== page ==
Masaaki Shirakawa comes off as rather better informed, but still surprised (!) to discover asset price bubbles. In fairness, the Japanese bust was the first of its kind among developed economies in the postwar era.

We have to start by recognizing this odd reality of bubbles being accompanied by price stability, yet then followed by instability of the financial system, subsequently bringing about low growth and often inflation that is lower than desired. – Masaaki Shirakawa, remarks at BIS conference March 2014

Yes, this odd illusion of stability – like ice over a flowing river. He goes on to describe a central bank misled by consumer prices into “accommodating” an asset bubble, which in turn destabilizes the financial system. The ensuing low growth, we have to say, is the true trend rate.

Our purpose here is not to single out people, like Mr. Flint, who should know better. We are intrigued, however, by the long list of trained professionals who continue to be surprised by this well understood chain of events. This prescient article, subtitled “central banks should pay more attention to rising share and property prices,” is from 1999.

U.S. house prices have risen by nearly 25 percent over the past two years … but these increases, [Bernanke] said, “largely reflect strong economic fundamentals.”

This studied “surprise” is starting to wear thin. Have America’s central bankers purposely inflated bubbles and then lied about it? That seems a little extreme. Maybe there’s another explanation. Here is an iconoclastic way of looking at our American trendline:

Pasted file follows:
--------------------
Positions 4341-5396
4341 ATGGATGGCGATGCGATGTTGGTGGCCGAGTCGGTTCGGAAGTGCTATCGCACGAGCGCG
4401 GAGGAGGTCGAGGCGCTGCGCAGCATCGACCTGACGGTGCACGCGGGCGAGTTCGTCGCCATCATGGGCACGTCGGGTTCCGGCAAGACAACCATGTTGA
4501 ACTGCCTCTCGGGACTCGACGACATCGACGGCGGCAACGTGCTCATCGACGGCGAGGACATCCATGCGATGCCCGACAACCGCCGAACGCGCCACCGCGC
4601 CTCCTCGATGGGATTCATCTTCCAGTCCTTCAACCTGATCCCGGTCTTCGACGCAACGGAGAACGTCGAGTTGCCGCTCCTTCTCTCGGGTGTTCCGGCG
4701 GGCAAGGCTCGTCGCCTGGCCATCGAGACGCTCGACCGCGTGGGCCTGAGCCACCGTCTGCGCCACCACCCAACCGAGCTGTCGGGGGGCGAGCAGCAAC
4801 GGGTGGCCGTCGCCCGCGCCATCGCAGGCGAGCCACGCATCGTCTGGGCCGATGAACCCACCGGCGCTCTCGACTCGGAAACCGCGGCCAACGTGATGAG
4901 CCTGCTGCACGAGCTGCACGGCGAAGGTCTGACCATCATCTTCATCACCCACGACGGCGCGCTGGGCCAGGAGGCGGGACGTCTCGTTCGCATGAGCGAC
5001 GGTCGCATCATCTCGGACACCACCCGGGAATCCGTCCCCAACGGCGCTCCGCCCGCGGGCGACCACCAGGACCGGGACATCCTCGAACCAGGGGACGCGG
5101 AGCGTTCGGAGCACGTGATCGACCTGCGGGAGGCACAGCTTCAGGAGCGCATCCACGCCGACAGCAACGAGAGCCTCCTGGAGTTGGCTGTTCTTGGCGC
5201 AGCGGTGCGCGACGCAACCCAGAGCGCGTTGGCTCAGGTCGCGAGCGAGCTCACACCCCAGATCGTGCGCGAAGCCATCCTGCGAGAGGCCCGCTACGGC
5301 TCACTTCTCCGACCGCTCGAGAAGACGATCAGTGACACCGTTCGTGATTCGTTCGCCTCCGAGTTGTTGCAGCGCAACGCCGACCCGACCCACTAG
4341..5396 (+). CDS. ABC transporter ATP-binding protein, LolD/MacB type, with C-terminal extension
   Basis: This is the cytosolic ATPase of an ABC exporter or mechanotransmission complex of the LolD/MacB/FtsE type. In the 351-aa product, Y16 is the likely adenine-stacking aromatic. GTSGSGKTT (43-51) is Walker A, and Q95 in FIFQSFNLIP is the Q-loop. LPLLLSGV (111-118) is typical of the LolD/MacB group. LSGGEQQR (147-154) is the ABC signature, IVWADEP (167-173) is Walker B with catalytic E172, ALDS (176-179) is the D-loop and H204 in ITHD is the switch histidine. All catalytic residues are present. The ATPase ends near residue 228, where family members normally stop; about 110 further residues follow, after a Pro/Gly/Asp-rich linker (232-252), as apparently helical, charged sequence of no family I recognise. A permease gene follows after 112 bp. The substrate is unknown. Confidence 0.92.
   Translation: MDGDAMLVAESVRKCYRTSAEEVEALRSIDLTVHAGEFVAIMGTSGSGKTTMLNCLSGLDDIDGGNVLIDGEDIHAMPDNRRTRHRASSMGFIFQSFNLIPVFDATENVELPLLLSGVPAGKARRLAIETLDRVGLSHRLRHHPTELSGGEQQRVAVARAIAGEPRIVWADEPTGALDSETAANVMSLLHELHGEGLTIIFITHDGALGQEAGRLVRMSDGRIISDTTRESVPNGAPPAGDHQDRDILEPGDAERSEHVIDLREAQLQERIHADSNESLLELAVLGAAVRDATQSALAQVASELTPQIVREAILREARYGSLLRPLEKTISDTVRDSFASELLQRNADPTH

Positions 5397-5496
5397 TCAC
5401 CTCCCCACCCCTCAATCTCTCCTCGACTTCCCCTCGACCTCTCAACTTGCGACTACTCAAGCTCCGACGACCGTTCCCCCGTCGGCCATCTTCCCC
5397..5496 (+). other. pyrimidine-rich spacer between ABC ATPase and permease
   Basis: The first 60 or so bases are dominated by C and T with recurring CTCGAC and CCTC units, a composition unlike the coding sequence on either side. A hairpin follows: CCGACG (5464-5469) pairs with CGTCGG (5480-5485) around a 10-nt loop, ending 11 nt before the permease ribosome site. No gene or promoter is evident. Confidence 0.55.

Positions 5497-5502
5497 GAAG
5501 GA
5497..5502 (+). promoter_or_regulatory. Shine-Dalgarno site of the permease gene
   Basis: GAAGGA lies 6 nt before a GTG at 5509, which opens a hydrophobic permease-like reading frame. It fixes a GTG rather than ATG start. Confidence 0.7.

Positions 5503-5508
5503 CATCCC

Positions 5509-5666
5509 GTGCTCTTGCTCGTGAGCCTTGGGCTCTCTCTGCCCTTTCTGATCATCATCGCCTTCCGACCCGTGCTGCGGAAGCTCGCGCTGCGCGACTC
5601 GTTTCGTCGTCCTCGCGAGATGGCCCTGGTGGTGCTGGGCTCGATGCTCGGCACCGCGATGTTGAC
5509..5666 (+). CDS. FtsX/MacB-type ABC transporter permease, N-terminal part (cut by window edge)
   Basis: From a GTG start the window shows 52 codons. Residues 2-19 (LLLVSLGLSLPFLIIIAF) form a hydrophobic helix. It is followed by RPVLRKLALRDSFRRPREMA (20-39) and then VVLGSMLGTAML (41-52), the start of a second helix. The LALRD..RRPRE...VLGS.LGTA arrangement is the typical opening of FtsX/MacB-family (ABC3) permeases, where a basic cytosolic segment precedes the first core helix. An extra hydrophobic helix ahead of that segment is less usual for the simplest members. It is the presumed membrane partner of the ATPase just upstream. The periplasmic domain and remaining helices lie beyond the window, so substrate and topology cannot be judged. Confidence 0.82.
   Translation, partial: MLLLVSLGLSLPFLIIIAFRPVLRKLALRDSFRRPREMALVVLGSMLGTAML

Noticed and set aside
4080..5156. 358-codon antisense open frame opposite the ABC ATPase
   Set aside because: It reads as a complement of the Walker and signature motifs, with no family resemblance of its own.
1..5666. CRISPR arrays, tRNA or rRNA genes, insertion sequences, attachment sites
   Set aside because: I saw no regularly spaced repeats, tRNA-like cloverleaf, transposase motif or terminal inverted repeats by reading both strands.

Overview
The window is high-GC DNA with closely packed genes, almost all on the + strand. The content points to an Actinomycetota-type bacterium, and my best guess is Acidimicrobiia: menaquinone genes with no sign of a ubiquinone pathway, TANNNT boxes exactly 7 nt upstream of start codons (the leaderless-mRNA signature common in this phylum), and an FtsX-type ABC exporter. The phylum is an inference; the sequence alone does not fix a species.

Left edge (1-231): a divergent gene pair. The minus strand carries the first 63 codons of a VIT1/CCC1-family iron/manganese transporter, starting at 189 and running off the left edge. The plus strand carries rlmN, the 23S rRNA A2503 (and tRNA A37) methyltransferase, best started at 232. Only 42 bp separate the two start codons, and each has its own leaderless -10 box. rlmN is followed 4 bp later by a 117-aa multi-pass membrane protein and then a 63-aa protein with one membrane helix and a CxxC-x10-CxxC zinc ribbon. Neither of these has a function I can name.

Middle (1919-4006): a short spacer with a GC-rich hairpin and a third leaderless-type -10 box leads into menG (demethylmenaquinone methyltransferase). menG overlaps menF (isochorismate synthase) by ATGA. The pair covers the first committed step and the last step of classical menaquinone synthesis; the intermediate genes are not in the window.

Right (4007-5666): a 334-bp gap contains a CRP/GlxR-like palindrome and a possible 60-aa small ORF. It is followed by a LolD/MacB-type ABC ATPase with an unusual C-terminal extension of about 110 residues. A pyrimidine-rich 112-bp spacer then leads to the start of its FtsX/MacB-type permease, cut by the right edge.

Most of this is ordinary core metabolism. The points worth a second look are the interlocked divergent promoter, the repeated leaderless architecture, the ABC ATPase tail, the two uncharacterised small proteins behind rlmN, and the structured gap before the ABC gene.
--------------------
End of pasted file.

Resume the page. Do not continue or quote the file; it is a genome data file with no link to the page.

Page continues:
Maybe, without the tech bubble and the housing bubble, the S&P 500 would have run flat around 1,200. Raghuram Rajan has said that Western leaders are using credit to compensate for their citizens’ loss of purchasing power. They have a powerful incentive not to admit their economies are in decline. Boom and bust cycles, six or seven years long, are preferable to obvious stagnation – especially on an elections calendar.

If the Fed were not complicit in this deception, politicians would change the Fed. Consider Sen. Schumer’s famous “get to work, Mr. Chairman,” or this one from Sen. Gramm – mere weeks before the NASDAQ crash:

 “Don’t become so frightened by success that you throw wet blankets on a fire that isn’t burning.”

Central bankers aren’t stupid, and they aren’t independent. They know their political masters enjoy a rising stock market, and can easily escape blame for the inevitable crash – especially if the crash is inexplicable, and entirely unforeseen.

See also: America’s structural trap

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An economy cannot experience both inflation and deflation, and yet that is exactly what seems to be happening. The Fed’s exertions have produced some consumer price inflation – though not enough for diehard Keynesians – and quite a bit of asset price inflation, and yet the economy “feels” deflationary. This would not be the first paradoxical price phenomenon. Inflation had been associated only with rapid growth – until stagflation was discovered in the 1970s.

One possibility is that prices are behaving differently in different segments of the market. Wolf Richter writes here about a bifurcated real estate market, with mortgages off but cash deals booming. We have mentioned Tiffany’s before, and this interview with John Mauldin touches on the market for fine art.